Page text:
Tehran (AsiaNews/Agencies) - "I announce my government's readiness to help facilitate dialogue between the Syrian government and the opposition," writes Iranian President Hassan Rouhani in a letter published yesterday in the Washington Post as a sign of openness towards the West. "[W]hether in Syria or Bahrain. We must create an atmosphere where peoples of the region can decide their own fates."
Since the start of the Syrian conflict, Tehran has never budged from its silent support for the Assad regime, which has always been its historical ally in the Mediterranean.
Although not taking any specific stance, Rouhani's letter is part of a series of positive steps he has taken since he began his mandate.
"The world has changed," Rouhani writes. "International politics is no longer a zero-sum game but a multi-dimensional arena where cooperation and competition often occur simultaneously. Gone is the age of blood feuds. World leaders are expected to lead in turning threats into opportunities".
"Rather than focusing on how to prevent things from getting worse, we need to think-and talk-about how to make things better."
Hassan Rouhani, who has adamantly condemned the use of chemical weapons, is set to meet with Barack Obama at the United Nations on 24 September, where they are expected to focus on Iran's nuclear issue and the crisis in Syria.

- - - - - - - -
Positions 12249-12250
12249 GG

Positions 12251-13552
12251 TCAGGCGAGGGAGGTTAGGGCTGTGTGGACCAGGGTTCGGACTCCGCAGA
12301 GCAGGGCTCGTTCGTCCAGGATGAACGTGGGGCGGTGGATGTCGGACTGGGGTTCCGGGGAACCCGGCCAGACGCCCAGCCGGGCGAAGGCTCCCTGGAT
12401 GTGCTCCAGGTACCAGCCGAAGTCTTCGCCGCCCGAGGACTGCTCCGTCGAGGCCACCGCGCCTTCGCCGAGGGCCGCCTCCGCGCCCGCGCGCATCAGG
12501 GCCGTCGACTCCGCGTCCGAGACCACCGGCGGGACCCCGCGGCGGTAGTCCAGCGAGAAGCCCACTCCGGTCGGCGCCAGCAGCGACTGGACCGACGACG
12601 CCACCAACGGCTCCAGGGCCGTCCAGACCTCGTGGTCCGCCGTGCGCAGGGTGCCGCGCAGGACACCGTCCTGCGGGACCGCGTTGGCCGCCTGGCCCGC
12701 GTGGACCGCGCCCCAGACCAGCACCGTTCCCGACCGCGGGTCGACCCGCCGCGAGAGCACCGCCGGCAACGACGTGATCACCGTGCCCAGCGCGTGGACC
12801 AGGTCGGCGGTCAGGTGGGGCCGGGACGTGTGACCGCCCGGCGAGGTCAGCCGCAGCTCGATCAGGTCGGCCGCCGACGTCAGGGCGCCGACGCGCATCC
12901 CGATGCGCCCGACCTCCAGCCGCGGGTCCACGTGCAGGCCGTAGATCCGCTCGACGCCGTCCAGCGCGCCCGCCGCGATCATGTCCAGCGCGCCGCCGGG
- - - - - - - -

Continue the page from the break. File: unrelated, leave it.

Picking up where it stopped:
Meanwhile, the World Council of Churches (WCC) announced of a new attempt to engage in dialogue with leading representatives of the Muslim world.
"We plan to have parallel consultations when the Geneva II meeting happens, so we can mobilise both Church leaders and other religious leaders for a commitment to a peace process in Syria," WCC head Olav Fyske Tveit said.
Syria has been home to many religious groups who have lived together for centuries in a peaceful manner. Christians, who are less than 10 per cent of the population, have always enjoyed the respect and protection by the authorities.
The arrival of thousands of jihadist fighters to boost the ranks of the opposition has helped to reignite sectarian divisions within Islam dragging the country into a new vortex of sectarian hatred.
"All communities in Syria have a certain fear, not only the Christians, a fear for the future," said Michel Nseir, head of the WCC's Middle East programme. "Christians, as everybody else, are victims of this war."